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Fresh flowers often grace the Tomb of the Unknown Soldier, an unnamed Canadian victim of the First World War. Towering above are 22 figures frozen in bronze as they rush forward into battle. Nurses, pilots, soldiers and sailors all represent tales of self-sacrifice and courage. Though prominently located in the busy downtown core, National War Memorial becomes the center of attention every November 11 at 11a, when the country marks Remembrance Day in honor of the men and women who paid the ultimate price for freedom.
This unique shopping and restaurant district covers nearly 12 square blocks and offers something for everyone. You'll find trendy stores selling the latest in designer fashions, jewelry and artwork, as well as a variety of excellent restaurants. In the evening, the market is a buzz of activity as party-goers hop from nightclub to nightclub. To experience the true roots of ByWard Market, visit during the weekend when local farmers and artisans ply their wares near the Byward Market Building. The market is closed on Christmas and New Year's Day but is otherwise open during the summer and fall.
Arguably one of the most beautiful structures in the nation's capital, the National Gallery of Canada is a striking mesh of fused glass and granite that is home to an impressive art collection. The entrance of the gallery is dominated by Louis Bourgeois' Maman, a gigantic arachnid sculpture that shelters its 26 marble eggs from prying eyes. Once inside the building, visitors proceed along a long, glass concourse with a vaulted ceiling that leads to the Great Hall. From the hall, visitors can access the gallery's many rooms, each associated with an artistic style or period. Home to nearly 40,000 works of art and an astounding collection of Canadian creations, the National Gallery of Canada is acknowledged as one of the most eminent institutions of fine art in the world. Some of the gallery's most soul-stirring and evocative pieces of art include the religious artwork of New France, the Group of Seven paintings, Inuit sculptures, and Andy Warhol's masterpieces, as well as paintings by Vincent van Gogh, Rembrandt, and Claude Monet.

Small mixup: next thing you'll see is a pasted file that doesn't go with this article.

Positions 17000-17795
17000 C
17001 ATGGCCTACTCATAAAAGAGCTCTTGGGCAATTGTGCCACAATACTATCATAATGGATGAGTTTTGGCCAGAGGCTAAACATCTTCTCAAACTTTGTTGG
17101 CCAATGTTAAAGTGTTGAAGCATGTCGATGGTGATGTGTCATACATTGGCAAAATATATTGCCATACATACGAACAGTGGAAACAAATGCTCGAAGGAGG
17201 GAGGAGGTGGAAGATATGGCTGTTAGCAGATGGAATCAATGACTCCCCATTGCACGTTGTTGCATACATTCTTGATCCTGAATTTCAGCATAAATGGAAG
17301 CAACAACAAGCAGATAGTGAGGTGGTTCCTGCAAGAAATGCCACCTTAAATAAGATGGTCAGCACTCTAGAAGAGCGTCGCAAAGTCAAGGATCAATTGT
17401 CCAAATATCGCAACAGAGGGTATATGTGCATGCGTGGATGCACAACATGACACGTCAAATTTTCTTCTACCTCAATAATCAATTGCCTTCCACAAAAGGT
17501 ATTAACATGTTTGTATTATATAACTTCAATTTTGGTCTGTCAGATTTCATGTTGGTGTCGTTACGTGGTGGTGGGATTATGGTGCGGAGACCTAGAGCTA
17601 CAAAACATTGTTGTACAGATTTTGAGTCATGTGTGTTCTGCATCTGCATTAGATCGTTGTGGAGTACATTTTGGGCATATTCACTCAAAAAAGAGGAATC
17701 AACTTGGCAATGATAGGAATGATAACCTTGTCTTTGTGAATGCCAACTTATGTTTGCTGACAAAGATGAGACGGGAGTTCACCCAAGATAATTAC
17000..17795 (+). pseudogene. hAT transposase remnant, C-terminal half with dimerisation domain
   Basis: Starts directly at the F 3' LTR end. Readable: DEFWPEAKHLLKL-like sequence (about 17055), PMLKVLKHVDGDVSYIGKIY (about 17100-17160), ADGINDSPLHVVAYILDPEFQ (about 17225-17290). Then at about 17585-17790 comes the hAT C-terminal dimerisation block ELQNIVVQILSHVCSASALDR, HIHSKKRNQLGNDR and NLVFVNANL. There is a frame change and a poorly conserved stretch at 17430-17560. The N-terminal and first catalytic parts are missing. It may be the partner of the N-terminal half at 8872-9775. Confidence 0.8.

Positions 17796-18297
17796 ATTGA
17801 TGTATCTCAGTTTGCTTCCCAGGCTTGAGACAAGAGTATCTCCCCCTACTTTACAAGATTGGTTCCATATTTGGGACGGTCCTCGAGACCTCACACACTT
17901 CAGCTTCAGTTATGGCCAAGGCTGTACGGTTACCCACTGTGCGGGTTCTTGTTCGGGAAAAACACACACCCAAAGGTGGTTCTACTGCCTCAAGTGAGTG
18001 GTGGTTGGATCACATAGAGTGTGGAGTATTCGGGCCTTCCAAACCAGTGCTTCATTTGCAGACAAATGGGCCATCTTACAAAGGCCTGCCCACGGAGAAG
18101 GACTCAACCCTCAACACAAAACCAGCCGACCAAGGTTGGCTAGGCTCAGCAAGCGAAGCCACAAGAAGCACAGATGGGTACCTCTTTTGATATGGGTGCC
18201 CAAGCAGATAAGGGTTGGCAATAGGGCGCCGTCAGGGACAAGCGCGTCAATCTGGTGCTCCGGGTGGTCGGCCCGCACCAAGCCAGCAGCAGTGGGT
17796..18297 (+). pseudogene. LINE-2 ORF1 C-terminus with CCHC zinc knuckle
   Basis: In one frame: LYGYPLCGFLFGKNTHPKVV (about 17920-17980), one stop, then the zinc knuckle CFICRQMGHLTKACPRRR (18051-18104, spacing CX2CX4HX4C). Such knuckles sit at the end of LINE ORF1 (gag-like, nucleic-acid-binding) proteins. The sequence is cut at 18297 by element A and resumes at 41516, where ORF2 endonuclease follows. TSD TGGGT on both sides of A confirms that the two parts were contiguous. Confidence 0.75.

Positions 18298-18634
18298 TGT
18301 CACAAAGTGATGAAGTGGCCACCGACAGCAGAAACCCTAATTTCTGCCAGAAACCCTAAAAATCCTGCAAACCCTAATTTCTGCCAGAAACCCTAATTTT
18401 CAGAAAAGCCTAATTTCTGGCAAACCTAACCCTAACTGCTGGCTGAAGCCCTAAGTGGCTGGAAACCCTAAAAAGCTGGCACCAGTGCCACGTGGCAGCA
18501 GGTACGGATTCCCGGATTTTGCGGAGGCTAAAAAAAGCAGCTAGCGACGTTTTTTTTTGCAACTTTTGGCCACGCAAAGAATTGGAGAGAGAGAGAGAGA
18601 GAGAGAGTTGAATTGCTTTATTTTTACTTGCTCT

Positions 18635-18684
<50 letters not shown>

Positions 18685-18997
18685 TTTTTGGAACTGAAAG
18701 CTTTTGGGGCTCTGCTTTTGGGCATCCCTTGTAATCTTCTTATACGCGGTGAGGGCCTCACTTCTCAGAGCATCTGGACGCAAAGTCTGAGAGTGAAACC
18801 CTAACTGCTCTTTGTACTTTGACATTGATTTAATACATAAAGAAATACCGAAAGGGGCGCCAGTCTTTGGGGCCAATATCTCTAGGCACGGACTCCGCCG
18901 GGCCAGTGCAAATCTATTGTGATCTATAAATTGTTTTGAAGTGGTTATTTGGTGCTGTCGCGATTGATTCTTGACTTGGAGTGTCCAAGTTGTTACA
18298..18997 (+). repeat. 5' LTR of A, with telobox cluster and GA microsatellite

This museum was established in May 2005, to commemorate the men and women of Canada's armed forces. The museum's mandate is to advance the study of Canada's military history, including the effects of war and conflict on the nation and its citizens. Within its walls are a number of artifacts and exhibits portraying Canada's military history from its earliest days along with Vimy House, the Museum's collections and research facility.
Built between 1827 and 1832 without the aid of powered machinery, the Rideau Canal is one of Ottawa's oldest landmarks. The canal runs from the Ottawa River near Parliament Hill to Hog's Back Falls on the south end of the city. During the summer months, a wide range of vessels, including tour boats, glide along the waterway. Come winter, the canal is transformed into the "World's Longest Skating Rink" and is a hub of activity during Ottawa's Winterlude festival.